Smart growth supporters called on to oppose plans to construct a new New Britain and Hartford busway at Sept. 7 hearing

Sep 6th, 2011 | By | Category: Transportation

A dispatch from Richard M. Stowe, founder and director of Rail*Trains*Ecology*Cycling (RailTEC),

Last week I was granted intervenor status in this week’s Sept. 7th inland-wetland & watercourse hearing on the New Britain-Hartford Busway project.  I remain steadfastly opposed to building a half-billion dollar highway (for buses) on Amtrak & abandoned Conrail right-of-way.  This right-of-way is needed to integrate the City of New Britain and Central Connecticut State University to provide a one-seat train ride to key cities, such as New Haven, Stamford & New York, on the Northeast Corridor.See forwarded message below for further detail, or contact me by phone at 203-966-4387.

Dear RailTEC members and rail & bicycle advocates:

I am pleased to inform you that I have been granted intervenor status in this week’s Sept. 7th inland-wetland & watercourse hearing on the New Britain-Hartford Busway project.

Molly McKay, the transportation chair of the Connecticut Sierra Club is also serving as an intervenor.  Jim RePass will be serving as Molly McKay’s witness.  I contacted Joseph M. Clift & asked that he serve as my witness.
If construction is commenced on the busway, it will have severe and unavoidable adverse impacts on wetland & watercourses within the project area.  DOT’s remedy = artificially created wetland replacement.  Our friends at CFE refer to these manmade wetlands as “enhanced wetlands.”

A better way to mitigate impact is to substitute a new highway with a rebuilt single track rail corridor with siding in key locations.  Single track rail takes up less than half the right-of-way needed than building a new asphalt highway enhanced with 3 1/2 miles of concrete retaining walls and hundreds of parking spaces.  A single track alignment will allow for a full 9.4-mile multi-use trail between New Britain and Hartford (instead of the 5-mile trail to a “cul-de-sac to nowhere”) parallel to the tracks – a “rail and trail” solution.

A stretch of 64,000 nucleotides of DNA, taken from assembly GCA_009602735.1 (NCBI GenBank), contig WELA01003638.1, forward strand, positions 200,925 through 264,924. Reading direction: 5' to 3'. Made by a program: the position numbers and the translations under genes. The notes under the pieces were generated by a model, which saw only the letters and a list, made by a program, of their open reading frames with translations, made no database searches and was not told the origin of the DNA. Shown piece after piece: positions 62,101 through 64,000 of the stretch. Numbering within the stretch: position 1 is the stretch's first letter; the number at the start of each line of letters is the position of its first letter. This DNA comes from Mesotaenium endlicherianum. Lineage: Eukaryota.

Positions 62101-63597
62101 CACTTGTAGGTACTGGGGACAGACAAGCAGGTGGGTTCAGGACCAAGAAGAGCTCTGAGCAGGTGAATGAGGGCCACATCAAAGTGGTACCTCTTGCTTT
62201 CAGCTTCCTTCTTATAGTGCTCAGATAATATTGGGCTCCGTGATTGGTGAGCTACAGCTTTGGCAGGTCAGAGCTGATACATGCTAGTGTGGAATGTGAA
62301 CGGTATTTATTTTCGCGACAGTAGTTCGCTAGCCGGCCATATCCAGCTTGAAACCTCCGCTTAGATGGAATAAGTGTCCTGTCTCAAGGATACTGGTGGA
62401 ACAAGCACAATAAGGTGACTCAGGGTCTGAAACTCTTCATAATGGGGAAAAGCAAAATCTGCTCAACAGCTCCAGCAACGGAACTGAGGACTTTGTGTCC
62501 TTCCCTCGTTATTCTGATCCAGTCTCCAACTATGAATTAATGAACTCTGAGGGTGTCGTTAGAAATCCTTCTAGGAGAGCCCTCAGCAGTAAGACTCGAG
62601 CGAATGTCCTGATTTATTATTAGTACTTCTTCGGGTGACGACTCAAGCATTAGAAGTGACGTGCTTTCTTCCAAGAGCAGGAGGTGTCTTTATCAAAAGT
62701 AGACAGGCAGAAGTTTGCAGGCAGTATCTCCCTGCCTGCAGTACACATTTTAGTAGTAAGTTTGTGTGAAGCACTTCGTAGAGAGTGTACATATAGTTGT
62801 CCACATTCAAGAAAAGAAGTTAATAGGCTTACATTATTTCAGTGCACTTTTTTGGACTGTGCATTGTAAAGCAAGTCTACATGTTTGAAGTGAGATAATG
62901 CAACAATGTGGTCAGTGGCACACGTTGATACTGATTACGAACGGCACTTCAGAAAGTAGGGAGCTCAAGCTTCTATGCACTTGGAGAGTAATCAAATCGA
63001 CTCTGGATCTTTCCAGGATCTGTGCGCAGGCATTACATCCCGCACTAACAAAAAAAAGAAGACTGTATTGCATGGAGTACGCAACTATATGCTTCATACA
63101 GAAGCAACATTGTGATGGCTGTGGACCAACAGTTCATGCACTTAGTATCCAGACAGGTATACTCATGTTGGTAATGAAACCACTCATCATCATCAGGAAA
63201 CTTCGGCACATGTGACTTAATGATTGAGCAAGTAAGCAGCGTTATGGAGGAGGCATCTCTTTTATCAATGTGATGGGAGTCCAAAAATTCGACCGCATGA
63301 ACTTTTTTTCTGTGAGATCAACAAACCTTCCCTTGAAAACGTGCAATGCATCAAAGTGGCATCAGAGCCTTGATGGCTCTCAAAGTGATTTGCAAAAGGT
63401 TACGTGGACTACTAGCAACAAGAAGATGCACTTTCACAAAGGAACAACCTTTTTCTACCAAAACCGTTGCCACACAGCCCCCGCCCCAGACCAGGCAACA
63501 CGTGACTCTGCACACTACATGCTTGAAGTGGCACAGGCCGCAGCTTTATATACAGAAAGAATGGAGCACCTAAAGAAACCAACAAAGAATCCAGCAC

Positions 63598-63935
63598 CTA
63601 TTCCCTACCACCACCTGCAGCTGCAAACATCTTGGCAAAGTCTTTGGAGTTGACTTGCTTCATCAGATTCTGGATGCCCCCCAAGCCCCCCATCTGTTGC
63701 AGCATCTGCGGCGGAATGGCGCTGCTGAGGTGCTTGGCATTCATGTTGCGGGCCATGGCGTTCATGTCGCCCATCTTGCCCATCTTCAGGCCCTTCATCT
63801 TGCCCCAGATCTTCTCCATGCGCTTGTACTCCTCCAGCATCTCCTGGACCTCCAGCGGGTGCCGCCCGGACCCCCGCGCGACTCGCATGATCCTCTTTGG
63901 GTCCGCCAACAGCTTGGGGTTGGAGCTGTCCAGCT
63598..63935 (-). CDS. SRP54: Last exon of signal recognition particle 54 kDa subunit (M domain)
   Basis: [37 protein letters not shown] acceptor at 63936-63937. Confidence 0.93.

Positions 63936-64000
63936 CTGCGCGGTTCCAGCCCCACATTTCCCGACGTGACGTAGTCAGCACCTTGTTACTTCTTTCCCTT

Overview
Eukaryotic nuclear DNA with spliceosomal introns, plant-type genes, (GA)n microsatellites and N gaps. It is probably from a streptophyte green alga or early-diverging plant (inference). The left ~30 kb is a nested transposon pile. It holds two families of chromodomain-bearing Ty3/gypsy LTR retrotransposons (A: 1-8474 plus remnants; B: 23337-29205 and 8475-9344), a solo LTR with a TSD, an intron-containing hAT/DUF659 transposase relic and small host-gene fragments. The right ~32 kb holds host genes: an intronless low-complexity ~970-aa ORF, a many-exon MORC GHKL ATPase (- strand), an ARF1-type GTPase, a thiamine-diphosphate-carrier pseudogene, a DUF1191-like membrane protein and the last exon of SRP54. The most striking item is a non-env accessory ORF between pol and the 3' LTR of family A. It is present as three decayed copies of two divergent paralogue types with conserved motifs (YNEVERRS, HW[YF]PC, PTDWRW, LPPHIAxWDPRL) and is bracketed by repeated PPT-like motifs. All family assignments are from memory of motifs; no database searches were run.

This highway project is on a key section of a historic railroad right-of-way – The Highland Line, which in its heyday ran from Hartford to Danbury, CT & Brewster, NY.

But the highest & best use of this right-of-way today is to incorporate downtown New Britain and Central Connecticut State University into the New Haven-Hartford-Springfield rail project…was never studied in the FEIS process.  It’s all about connecting the New Britain Museum of American Art and Yale University Art Gallery, or Peabody Museum of Natural History by train…its all about connecting CCSU & New Britain to New Haven & GCT in a one seat ride to NYC that would run as a super express (1:30 minute travel time between New Haven and GCT) from New Haven with only 2 stops (Stamford & another New Haven Line Connecticut city, or town – Bridgeport, Fairfield, Westport, Norwalk, or Greenwich.)  These Hartford-New Britain trains to New York would be in addition to the current Metro-North New Haven Line schedule.

There is a role for buses in public transportation planning between New Britain and Hartford & the role for buses is most efficaciously met by routing buses on a 9.7-mile local street network parallel to the proposed busway highway.  These local streets will serve as an advantage for bus riders because passengers will be much closer to their homes & work & other destinations.  I support a state expenditure of $20 million toward purchasing 31 buses to be operated on local streets.
Please attend the public hearing in opposition to the permit, to halt any plans to construct a new highway between New Britain and Hartford expressly built for buses.
When:  Wednesday, September 7, 2011 at 6:30 P.M.
Where:  Welte Auditorium
             Central Connecticut State University
             1615 Stanley Street
             New Britain, CT 06050
Richard M. Stowe
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